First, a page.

David Aronson (1923–2015)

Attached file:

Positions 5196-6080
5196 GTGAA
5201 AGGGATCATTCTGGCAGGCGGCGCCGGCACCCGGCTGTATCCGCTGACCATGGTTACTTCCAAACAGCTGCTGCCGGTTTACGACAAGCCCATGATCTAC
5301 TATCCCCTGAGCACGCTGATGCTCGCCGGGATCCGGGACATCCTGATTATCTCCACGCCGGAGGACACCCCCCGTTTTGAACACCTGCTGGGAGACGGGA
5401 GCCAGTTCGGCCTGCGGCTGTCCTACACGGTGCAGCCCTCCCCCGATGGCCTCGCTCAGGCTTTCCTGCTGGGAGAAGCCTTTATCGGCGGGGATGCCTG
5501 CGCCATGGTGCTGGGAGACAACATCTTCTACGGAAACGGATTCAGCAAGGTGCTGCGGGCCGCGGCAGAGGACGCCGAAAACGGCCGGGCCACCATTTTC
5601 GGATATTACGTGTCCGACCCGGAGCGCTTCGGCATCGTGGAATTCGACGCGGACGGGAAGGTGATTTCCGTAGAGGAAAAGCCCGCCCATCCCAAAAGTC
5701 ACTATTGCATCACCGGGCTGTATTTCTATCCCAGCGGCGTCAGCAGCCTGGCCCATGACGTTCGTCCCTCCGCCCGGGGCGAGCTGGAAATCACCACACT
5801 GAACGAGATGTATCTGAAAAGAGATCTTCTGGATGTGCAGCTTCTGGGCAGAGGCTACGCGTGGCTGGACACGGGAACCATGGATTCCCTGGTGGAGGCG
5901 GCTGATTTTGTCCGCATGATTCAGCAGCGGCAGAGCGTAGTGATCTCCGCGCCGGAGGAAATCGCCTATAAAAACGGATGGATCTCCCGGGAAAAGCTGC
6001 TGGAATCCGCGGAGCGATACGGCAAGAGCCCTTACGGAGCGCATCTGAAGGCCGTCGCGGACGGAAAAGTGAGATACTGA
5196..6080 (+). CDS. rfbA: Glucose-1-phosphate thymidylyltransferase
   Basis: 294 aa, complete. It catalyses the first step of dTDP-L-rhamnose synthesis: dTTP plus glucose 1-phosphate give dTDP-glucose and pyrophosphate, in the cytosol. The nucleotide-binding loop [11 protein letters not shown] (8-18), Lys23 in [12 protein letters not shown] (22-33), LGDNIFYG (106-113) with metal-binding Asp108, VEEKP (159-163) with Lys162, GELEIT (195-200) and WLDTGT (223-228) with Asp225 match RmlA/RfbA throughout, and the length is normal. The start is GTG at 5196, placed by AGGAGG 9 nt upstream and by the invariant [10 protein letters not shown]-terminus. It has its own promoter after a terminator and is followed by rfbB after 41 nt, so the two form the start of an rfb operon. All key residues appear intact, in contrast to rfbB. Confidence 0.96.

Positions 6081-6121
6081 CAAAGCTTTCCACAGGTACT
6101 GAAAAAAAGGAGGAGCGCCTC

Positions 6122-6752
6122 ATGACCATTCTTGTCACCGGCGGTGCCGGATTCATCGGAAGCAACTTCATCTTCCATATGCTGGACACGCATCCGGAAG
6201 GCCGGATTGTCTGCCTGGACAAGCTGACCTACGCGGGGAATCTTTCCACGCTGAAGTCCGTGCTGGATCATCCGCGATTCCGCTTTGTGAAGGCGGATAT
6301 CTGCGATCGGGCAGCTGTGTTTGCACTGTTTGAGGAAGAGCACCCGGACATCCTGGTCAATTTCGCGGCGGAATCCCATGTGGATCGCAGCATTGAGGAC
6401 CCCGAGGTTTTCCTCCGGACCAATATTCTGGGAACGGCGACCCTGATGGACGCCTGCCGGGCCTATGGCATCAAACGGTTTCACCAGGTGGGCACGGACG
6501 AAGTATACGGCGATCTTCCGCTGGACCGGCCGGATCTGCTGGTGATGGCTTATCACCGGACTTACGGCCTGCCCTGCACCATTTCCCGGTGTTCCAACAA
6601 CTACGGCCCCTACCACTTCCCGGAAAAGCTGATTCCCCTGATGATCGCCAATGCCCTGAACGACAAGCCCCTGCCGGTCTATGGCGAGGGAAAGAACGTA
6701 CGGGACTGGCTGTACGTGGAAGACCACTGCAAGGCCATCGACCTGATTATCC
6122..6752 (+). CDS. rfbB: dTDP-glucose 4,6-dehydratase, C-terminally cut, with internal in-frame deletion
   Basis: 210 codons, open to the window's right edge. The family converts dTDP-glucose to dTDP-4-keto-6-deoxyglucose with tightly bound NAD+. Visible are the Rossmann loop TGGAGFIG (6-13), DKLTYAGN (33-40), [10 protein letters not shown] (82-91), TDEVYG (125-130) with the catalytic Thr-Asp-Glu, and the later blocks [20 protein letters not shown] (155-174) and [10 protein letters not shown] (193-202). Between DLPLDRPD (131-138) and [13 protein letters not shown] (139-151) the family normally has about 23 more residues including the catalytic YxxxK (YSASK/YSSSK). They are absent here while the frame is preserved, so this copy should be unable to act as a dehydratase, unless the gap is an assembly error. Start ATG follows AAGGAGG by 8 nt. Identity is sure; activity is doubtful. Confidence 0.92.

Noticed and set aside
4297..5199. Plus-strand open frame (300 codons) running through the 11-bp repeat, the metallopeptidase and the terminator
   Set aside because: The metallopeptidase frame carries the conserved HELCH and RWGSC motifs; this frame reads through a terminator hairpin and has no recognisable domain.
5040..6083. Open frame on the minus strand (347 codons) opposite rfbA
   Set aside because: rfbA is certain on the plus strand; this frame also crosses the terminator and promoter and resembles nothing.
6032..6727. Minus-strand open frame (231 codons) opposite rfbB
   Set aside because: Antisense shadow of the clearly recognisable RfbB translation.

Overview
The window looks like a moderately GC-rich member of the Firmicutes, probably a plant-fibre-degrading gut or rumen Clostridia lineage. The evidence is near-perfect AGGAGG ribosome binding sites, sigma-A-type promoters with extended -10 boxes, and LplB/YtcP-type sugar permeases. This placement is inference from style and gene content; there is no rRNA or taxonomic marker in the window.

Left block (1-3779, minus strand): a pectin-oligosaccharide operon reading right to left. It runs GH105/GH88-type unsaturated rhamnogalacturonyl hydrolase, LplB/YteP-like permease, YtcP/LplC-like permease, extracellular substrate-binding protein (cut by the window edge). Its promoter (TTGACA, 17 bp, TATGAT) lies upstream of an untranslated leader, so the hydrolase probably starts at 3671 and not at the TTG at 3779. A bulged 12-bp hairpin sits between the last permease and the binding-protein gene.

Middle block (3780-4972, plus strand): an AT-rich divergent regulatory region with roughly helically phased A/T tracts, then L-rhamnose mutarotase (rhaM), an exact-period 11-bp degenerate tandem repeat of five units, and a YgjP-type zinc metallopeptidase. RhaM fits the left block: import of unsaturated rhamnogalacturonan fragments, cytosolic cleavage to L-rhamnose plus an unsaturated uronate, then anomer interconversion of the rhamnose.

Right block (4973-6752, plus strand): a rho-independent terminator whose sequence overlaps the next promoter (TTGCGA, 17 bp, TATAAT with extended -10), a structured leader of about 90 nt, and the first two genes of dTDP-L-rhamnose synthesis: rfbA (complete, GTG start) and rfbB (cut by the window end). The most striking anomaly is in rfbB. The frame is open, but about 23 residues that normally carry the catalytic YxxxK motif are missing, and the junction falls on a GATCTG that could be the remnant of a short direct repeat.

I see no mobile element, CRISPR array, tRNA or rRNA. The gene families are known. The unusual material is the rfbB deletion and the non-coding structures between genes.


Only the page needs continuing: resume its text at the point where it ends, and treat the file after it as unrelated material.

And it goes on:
David Aronson was born in Shilova, Lithuania in 1923 and immigrated to the United States at the age of six. David Aronson, an Expressionist artist whose vivid paintings, charcoal drawings, and sculptures captured the tension between his Orthodox Jewish upbringing and the biblical injunction against making graven images. A leader, with Hyam Bloom and Jack Levine of the so-called Boston Expressionist movement, Mr. Aronson was influential as both a painter and a professor. He has lived and worked in the Boston area for nearly sixty years. While receiving his diploma at the School of the Museum of Fine Arts, Boston, Aronson studied with the innovative, German-born artist Karl Zerbe. In 1955, he was invited by Boston University to direct the emerging visual arts program, which has now become the College of Fine Arts. Subsequently, in 1958 Aronson established the Boston University Art Gallery and was appointed a tenured Professor of Art in 1962. Aronson’s reputation as an internationally recognized painter and sculptor was quickly established and his work has continued to be exhibited with numerous solo exhibitions in Chicago, Philadelphia, New York, Los Angeles, and Tokyo, among others. His work is represented in over forty museums worldwide. In addition to his exhibitions, Aronson has received numerous awards and honors, including a Guggenheim Fellowship, election as Academician at the National Academy of Design, New York, and an Honorary Doctorate of Humane Letters from Hebrew College, Newton, Massachusetts. His collections have been showcased in over 40 museums across the world.